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LONDON, July 11 (Reuters) - U.S. and allied troops have pushed back Taliban insurgents in a major offensive in Afghanistan but there is still a long way to go, U.S. President Barack Obama said on Saturday.
"We knew that this summer was going to be tough fighting ... They (the Taliban) have, I think, been pushed back but we still have a long way to go. We've got to get through elections," he said in an interview with Sky News during his visit to Ghana.
He said the United States and its allies would have to evaluate the situation after Afghanistan's Aug. 20 presidential election to see what more they could do. "It may not be on the military side, it may be on the development side," he said.
U.S. and British forces are both involved in fierce fighting in the Taliban bastion of Helmand in southern Afghanistan.
Obama praised the "extraordinary role" British soldiers had played in Afghanistan and said his heart went out to the families of eight British soldiers killed there in the last few days.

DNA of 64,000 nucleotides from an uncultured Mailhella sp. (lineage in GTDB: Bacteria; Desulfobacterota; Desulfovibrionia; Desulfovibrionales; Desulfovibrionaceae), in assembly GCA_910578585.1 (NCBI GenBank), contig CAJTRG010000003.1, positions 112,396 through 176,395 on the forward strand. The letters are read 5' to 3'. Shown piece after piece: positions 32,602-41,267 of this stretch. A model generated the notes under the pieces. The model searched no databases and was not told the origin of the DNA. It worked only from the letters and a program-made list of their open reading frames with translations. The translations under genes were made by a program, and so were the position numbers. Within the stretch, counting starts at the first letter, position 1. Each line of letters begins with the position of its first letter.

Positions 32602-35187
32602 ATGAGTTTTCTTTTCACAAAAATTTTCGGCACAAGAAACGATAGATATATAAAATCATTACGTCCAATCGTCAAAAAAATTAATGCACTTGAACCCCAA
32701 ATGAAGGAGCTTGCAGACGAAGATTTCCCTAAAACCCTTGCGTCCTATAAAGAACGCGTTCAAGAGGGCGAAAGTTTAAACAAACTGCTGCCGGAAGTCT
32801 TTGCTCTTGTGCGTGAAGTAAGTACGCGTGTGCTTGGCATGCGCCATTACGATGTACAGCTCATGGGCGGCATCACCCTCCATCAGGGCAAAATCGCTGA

Asked whether Washington still needed British forces in Afghanistan now that it was ramping up its forces there, Obama said: "The contribution of the British is critical."
"This is not an American mission. The mission in Afghanistan is one that the Europeans have as much if not more of a stake in than we do ... The likelihood of a terrorist attack in London is at least as high, if not higher, than it is in the United States," he said.
Past and present British prime ministers Tony Blair and Gordon Brown had not committed troops to Afghanistan because they wanted to "put their young men and women in harm's way," he said.
"It's because of a recognition that we've got a serious fight on our hands and we've got to deal with it smartly, but we've got to deal with it effectively," he said.
The most important thing was for Washington and its allies to combine their military efforts in Afghanistan with effective diplomacy and development "so that Afghans feel a greater stake and have a greater capacity to secure their country," he said.
After next month's election, "we need to start directing our attention to how do we create an Afghan army, an Afghan police, how do we work with the Pakistanis effectively so that they are the ones who are at the forefront of controlling their own countries?" Obama said. (Reporting by Adrian Croft; Editing by Jon Boyle)
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